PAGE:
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  1. That's the way I was thinking too. Something similar to the old news bulletins. Also a great idea about making them publicly available. Would have the added benefit of letting aspiring contributors see where they might be useful by seeing what the less maintained and less used packages are.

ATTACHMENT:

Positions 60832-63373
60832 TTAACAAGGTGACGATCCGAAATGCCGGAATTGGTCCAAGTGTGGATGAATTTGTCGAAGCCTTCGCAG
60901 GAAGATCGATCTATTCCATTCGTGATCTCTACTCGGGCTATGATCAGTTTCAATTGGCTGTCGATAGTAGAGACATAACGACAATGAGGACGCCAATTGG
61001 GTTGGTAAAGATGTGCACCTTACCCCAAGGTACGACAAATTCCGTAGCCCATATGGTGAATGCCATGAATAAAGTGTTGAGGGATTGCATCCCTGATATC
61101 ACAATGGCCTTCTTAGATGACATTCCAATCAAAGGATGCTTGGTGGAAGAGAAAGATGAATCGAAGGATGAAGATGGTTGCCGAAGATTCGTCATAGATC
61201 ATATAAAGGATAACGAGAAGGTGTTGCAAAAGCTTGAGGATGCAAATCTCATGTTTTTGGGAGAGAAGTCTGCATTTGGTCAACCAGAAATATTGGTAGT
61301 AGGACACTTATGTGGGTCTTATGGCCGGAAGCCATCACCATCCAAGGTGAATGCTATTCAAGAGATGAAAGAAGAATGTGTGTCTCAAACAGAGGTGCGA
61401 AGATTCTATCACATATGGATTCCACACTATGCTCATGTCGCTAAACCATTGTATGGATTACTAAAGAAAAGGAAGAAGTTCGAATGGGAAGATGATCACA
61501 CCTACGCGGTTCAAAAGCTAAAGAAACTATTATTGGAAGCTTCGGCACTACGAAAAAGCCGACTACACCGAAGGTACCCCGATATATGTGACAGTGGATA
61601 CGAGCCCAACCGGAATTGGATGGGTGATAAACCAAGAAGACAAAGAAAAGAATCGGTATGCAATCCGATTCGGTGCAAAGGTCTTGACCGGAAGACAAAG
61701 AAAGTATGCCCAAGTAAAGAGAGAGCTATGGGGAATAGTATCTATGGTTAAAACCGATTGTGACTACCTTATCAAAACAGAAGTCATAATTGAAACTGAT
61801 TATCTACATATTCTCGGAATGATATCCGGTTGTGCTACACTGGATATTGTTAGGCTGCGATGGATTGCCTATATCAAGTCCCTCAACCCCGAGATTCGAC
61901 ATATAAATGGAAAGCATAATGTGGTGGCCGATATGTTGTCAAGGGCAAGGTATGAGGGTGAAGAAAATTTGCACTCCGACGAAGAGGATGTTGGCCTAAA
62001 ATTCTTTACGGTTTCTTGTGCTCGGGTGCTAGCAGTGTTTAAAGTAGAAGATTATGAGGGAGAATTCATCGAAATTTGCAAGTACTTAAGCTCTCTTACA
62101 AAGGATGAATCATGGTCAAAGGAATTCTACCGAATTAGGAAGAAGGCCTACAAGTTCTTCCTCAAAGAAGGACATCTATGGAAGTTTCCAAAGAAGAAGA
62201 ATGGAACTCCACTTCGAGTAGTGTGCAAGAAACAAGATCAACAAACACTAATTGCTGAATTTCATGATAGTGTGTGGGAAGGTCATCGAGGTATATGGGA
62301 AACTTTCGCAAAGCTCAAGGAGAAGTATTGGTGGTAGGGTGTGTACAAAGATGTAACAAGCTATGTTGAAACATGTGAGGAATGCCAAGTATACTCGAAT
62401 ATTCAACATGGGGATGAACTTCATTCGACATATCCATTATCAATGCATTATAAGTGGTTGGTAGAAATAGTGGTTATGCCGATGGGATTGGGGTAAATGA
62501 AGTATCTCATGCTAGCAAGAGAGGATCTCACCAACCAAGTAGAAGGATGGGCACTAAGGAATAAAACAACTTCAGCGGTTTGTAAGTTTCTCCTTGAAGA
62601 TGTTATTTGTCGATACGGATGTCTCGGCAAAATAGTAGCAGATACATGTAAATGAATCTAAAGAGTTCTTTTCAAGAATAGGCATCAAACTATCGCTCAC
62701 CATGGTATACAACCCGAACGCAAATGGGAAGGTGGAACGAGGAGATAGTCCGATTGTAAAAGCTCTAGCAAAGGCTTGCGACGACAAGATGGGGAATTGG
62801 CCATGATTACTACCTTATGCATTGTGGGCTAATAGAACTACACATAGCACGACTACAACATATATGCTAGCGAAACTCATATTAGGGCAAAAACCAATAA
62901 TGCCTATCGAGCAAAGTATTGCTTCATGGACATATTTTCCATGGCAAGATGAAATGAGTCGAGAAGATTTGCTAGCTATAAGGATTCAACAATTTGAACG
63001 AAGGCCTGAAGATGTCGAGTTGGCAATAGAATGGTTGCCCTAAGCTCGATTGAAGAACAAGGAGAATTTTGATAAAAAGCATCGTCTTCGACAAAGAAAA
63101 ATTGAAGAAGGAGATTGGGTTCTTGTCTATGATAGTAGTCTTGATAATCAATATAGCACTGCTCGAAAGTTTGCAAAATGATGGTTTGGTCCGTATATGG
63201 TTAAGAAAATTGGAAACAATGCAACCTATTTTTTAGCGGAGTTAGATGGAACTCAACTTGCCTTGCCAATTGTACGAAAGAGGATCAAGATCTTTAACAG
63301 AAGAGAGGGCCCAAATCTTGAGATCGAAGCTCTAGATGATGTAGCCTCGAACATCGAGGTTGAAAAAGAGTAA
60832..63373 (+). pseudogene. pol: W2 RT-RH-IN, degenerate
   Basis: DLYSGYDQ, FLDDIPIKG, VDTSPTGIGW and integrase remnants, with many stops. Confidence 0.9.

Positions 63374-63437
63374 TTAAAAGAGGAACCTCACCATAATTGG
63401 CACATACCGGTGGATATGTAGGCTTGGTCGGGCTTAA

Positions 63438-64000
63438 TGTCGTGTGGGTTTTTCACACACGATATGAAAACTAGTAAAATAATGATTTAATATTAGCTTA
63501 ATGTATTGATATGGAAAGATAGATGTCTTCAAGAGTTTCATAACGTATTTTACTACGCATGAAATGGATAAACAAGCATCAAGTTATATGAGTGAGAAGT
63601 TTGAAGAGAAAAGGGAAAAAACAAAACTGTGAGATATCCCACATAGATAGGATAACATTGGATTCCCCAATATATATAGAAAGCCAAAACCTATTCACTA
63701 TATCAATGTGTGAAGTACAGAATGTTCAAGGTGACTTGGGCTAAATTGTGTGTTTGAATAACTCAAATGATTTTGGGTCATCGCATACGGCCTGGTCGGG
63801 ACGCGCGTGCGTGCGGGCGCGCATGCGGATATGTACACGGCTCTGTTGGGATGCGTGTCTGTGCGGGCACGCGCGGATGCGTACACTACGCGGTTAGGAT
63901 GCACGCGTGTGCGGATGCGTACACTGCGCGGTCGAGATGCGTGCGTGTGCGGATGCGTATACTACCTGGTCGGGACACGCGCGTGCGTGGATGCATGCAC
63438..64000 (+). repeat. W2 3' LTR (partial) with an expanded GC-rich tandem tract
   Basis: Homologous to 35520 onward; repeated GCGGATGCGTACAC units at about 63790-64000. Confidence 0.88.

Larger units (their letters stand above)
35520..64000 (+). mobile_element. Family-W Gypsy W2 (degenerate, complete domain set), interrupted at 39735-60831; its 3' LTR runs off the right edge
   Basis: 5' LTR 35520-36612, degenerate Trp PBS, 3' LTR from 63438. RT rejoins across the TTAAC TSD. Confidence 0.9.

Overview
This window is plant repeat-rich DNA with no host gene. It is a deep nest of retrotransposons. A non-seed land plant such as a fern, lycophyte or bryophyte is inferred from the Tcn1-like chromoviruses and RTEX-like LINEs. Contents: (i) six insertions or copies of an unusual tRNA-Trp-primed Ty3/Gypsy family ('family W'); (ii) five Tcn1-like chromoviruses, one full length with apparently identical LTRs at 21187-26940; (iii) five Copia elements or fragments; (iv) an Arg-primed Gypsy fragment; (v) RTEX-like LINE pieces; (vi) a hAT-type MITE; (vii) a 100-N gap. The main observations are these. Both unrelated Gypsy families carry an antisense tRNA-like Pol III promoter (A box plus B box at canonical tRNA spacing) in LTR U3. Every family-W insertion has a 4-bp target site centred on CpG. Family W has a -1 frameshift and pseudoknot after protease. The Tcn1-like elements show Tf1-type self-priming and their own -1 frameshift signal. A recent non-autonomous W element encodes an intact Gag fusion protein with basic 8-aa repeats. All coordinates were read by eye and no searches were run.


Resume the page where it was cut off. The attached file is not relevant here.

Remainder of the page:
2. I'm not against the idea at all, but these things always start out meaning well using nice terms like metrics and having extremely valuable uses; like delivering an all round better experience, or freeing up devs for better features and so on. However, with the current feeling in the world today this is going to be a much bigger deal than you might originally think, especially considering the type of individual who ends up using a distro such as this—meaning smart not shady. To my mind it absolutely has to be opt-in, and extremely well advertised to the users. That way you send a very clear message of intent, and avoid the situation where user-x suddenly finds out one day, that his favourite distro—the last place he thought was sacred—started spying on him six months ago without his consent. I think in that situation all those extra stats that you gained would walk away with a bad taste in their mouth. After all opt-io is a metric in and of itself. It should also be said that that information is far from being anonymous. It is always the same idea: the information sent to microsoft is anonymised, but completely trivial to fingerprint in a heartbeat. One bug report or forum post including emerge --info and I have little doubt any one of us who loves to configure so much would be uided. I'm not intentionally trolling the idea, I'm highly aware of how important statistics are, but yes I realise I am trolling somewhat just the same :P So what's next? Why not go with the flow and move to systemd? ...and now that I think of it, binary packages would make things a little smoother... :D
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